Dynamic Approach to Economics

Sun Sep 19 15:09:25 1999

Hello Mark,

Nice to talk to you on Frank's new Wilber Forum!

Belated congratulations by the way on your article posted in the "Reading Room" which I found most interesting.

I am an economist by profession. My notions of "Integral Science" - which are quite distinct from Ken's - arose directly from attempts to provide a more comprehensive experiential perspective for economic behavior.

Economics is already identified in terms of Upper (individual) and Lower (collective) quadrants with the customary breakdown as between Microeconomics (individual) and Macroeconomics (collective).

Because of an attempt to be considered an "objective" science, there is an undue emphasis in Economics on the Right-Hand (exterior) as opposed to the Left-Hand (interior) quadrants.

So I would consider that it would be particularly valuable to initially develop this Left-Hand understanding (in a differentiated sense).

Indeed I did a lot of work in this regard back in the 70's and early 80's reflecting all of the basic economic concepts from a more (interior) subjective perspective.

For example the fundamental economic concept is that of scarcity.

The human demand for goods and services exceeds the resources available so we thereby have inevitable scarcity. This creates the need to make important choices, in any society, as to what to produce, how to produce and for whom to produce.

Now conventionally the emphasis in dealing with scarcity is on achieving economic growth thus making more economic commodities available. However this merely reflects an objective emphasis (on the Right-Hand quadrants).

However the problem of scarcity cannot be conceived solely in these terms. Our desire for goods and services - which in materialistic societies may well be excessive - is based to a considerable extent on underlying psychological attitudes.

So we equally could attempt to deal with scarcity by lessening the psychological need for excessive consumption. In this way people would be encouraged to achieve better balance as between material and spiritual desires and could thereby be genuinely happier with less (certainly in the more affluent countries).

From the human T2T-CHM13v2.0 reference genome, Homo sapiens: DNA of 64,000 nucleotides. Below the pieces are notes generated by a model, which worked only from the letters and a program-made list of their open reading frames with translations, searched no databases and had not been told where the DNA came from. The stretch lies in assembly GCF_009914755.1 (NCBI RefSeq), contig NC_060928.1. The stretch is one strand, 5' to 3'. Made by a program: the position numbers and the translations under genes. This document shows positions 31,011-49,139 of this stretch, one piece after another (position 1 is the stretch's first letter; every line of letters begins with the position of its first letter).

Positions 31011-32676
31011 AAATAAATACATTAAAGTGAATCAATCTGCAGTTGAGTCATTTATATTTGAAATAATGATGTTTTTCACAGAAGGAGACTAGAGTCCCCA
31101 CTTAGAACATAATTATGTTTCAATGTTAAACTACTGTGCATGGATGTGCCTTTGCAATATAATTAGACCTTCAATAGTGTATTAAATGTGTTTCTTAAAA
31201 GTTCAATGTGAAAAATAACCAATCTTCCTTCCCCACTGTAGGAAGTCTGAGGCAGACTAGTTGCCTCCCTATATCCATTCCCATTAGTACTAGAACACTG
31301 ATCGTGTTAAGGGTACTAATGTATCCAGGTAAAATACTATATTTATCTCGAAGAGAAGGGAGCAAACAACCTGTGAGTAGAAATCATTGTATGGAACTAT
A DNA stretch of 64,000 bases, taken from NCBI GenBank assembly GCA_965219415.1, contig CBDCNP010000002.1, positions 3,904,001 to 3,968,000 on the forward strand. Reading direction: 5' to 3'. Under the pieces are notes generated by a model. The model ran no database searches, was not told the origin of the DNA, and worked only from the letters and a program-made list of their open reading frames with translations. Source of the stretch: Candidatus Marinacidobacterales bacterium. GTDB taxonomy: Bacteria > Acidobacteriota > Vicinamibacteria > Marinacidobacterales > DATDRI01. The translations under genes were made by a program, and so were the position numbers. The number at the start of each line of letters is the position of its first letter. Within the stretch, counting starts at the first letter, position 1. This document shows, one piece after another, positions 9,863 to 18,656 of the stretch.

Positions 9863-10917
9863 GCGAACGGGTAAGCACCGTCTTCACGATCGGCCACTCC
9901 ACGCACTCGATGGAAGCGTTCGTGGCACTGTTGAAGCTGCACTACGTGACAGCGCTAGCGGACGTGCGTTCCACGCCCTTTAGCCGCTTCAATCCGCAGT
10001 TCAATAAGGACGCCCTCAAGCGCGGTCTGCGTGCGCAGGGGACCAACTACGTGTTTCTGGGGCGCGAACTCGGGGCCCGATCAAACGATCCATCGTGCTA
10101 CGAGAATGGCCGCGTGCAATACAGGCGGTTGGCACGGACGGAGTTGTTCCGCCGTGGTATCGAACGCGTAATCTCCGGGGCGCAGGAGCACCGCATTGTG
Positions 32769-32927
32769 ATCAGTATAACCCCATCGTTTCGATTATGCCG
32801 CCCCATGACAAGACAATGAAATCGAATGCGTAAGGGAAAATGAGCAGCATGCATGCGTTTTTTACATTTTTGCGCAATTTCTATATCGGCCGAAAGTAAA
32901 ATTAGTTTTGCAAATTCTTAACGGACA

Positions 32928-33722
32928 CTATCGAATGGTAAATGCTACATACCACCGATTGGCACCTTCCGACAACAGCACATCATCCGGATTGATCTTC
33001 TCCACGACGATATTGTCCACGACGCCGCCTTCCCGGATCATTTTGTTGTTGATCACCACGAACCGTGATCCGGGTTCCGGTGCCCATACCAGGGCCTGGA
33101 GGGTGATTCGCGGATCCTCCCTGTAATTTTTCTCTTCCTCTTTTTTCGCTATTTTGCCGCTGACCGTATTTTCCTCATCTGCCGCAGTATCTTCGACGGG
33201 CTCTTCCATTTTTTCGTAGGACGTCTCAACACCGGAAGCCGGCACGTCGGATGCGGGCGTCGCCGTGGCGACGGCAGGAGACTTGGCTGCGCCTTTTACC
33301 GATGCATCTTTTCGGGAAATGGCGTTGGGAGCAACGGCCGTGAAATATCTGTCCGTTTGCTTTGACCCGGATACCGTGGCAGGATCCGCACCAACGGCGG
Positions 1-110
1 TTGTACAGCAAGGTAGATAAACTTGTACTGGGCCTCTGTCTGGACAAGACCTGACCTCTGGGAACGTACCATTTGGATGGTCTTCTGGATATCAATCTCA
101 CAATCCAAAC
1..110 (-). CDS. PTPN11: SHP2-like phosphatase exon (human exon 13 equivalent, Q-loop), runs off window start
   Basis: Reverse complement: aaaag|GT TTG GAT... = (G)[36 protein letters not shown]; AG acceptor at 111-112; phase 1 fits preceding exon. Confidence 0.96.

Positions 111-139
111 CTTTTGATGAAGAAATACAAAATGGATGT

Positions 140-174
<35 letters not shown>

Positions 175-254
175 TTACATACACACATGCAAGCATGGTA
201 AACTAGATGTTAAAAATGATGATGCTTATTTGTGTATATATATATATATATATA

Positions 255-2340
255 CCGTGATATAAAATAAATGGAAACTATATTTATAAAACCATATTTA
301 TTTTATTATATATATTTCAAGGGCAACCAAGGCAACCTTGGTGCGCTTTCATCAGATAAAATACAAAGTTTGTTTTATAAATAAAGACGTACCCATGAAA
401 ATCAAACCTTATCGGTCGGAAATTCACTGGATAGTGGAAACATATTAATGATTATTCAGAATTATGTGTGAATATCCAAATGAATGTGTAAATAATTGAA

This counterbalancing Left-Hand approach is very much missing from Economics, as we know it, and it continues to present a somewhat distorted model of human behavior.

However a new emphasis on Left-Hand quadrants - though desirable - still represents a somewhat static approach.

I came very early to the conclusion that differentiation of the four quadrants is only a first step. Actual integration (of what has been differentiated) is quite distinct and requires an inherently dynamic approach (based on bi-directional circular notions).

In terms of a comprehensive approach to Economics I would distinguish three levels of enquiry.


This is based on customary asymmetric one-directional (linear) connections as between variables.

A fully developed analytic approach would entail differentiated understanding in relation to the four quadrants. As we have seen Left-Hand appreciation (both in relation to Upper and Lower quadrants is greatly lacking).

I would see that a great role at present for looking at economic concepts from the neglected (interior) aspect.


This represents a dynamic relative approach based on symmetric bi-directional (circular) notions of understanding. This is suited for integration (of what has been differentiated).

Overall it presents a structured way of maintaining balance as between the quadrants. However such notions of qualitative integral science have not yet been properly developed.


This combines both the analytic and holistic approaches. However when the holistic emphasis is largely missing (as in present science), there is a great lack of balance evident in any radial approach.

Economics in many ways falls midway between the physical and psychological understanding of reality. It is thereby extremely rich and complex and more difficult to model (than physical nature or psychological behavior).

However my key point here is that through technological progress, economic behavior has become increasingly dynamic and potentially uncertain. Therefore we need to approach it using methods of understanding that are themselves genuinely dynamic in orientation.

Ken Wilber's four quadrant approach may well be a necessary first step. However his treatment of the quadrants is somewhat rigid and not suited as a proper integral method.